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Ohlone people to SF Planning Dept: Follow the law, protect ancient village sites at Candlestick Point, Hunters Point Shipyard

January 11, 2010

Ohlone representatives call for extension of draft EIR comment period and inclusion in planning process

Rosemary Cambra - Photo: Paolo Vescia, SF Weekly
On Tuesday, Jan. 12, at 12 noon, a press conference will be held on the steps of City Hall in San Francisco by the original people of the land that is now called San Francisco, the Ohlone, represented by Ann Marie Sayers, Carmen Sandoval, Anthony Sul, Francisco Da Costa, Rosemary Cambra, and Espanola Jackson, accompanied by the International Indian Treaty Council, American Indian Movement West, United Native Americans, Ohlone Profiles Project, Indian People Organized for Change, POWER (People Organized to Win Employment Rights) and GreenAction for Health and the Environment. The press conference will begin with a welcome and blessing by the Ohlone and, at its conclusion, they will deliver letters to the Planning Department on the last day of the public comment period on the Candlestick Point-Hunters Point Shipyard Phase II Development Plan Project Draft Environmental Impact Report.

by Jaron Browne, POWER

San Francisco – In 2006, San Francisco Board of Supervisors amended the General Plan to allow for development of the Hunters Point Shipyard. According to California Senate Bill 18, passed in 2005, local Ohlone tribal members whose names are listed with the Native American Heritage Commission are to be included in the planning process of any such development. It now appears that none of the Ohlone representatives were contacted so that they could be involved in the planning process.

Ann Marie Sayers - Photo: IndianCanyon.org
“We are wondering why no contact was made with Ohlone people,” said Neil MacLean of the Ohlone Profiles Project. “We want the San Francisco Planning Department to follow Senate Bill 18, which requires them to include Ohlone people in the planning process.”

Tuesday, Jan. 12, is the deadline for public comment on the draft EIR for Phase II of the Candlestick Point-Hunters Point Shipyard. The Ohlone and their supporters will be turning in their comments and asking for an extension to allow them to meet with the Planning Department and provide input into the planning for the development of the 700 acres, the largest undeveloped area remaining in San Francisco.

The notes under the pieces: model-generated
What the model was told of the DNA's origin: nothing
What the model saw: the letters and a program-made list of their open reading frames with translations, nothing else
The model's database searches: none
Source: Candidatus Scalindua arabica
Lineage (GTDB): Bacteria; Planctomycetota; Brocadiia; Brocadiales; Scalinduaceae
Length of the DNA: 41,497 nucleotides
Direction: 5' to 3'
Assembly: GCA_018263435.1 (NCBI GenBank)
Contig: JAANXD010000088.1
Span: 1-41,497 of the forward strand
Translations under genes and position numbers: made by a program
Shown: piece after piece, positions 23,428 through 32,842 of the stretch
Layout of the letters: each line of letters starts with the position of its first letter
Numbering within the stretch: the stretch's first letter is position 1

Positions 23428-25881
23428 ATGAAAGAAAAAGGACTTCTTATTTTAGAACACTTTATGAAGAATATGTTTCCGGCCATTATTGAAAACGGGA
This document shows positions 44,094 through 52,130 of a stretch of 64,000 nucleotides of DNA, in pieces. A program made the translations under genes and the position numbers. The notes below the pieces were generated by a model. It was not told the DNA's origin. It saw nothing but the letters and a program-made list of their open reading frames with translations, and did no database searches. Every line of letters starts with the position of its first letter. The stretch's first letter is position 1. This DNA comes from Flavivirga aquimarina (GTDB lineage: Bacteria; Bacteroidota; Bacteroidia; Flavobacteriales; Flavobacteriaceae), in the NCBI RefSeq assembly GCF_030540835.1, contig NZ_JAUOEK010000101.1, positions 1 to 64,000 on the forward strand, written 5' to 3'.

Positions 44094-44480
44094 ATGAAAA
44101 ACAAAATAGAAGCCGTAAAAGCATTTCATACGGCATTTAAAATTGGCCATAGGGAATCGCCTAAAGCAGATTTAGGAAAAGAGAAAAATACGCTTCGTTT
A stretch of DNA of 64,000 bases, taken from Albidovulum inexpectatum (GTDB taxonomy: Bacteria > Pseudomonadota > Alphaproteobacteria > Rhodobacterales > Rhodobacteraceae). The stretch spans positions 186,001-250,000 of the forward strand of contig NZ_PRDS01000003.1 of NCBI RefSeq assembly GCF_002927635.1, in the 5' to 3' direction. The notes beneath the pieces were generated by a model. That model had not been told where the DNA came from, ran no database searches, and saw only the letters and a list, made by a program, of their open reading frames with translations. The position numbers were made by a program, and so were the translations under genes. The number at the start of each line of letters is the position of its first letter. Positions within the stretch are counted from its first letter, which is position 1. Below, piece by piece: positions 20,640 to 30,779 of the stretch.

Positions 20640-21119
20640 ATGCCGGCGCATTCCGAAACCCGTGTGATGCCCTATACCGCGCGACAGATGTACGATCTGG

“This is an important opportunity to work together to protect these ancient historical sites, honor our ancestors and insure that development pressures do not further damage critical Ohlone Indigenous sites,” said Ohlone representative Corrina Gould.

“The sites affected by the development are extremely significant and are believed to be burial or ceremonial sites,” said Ohlone Chairperson Ann Marie Sayers. “In addition to protecting these sites, we also want to work with the local community to protect their health, the land and the fragile Bay marine environment.”

Charlene Sul - Photo: Ohlone Profiles Project
The draft EIR states that there are at least four and probably five Ohlone village sites within the development boundaries and another 16 that are within a quarter mile of the project. According to Ohlone representatives, this is an important opportunity to work with the city to create an Ohlone Cultural Center and protect their historic sites, which may be 6,000 years old.

Ohlone organizers of the press conference would also like to work with the Bayview Hunters Point community to protect the unique characteristics of the neighborhood and allow for the protection and restoration of the important environmental resources. The economic vitality of the neighborhood also depends on the health of the people in the neighborhood.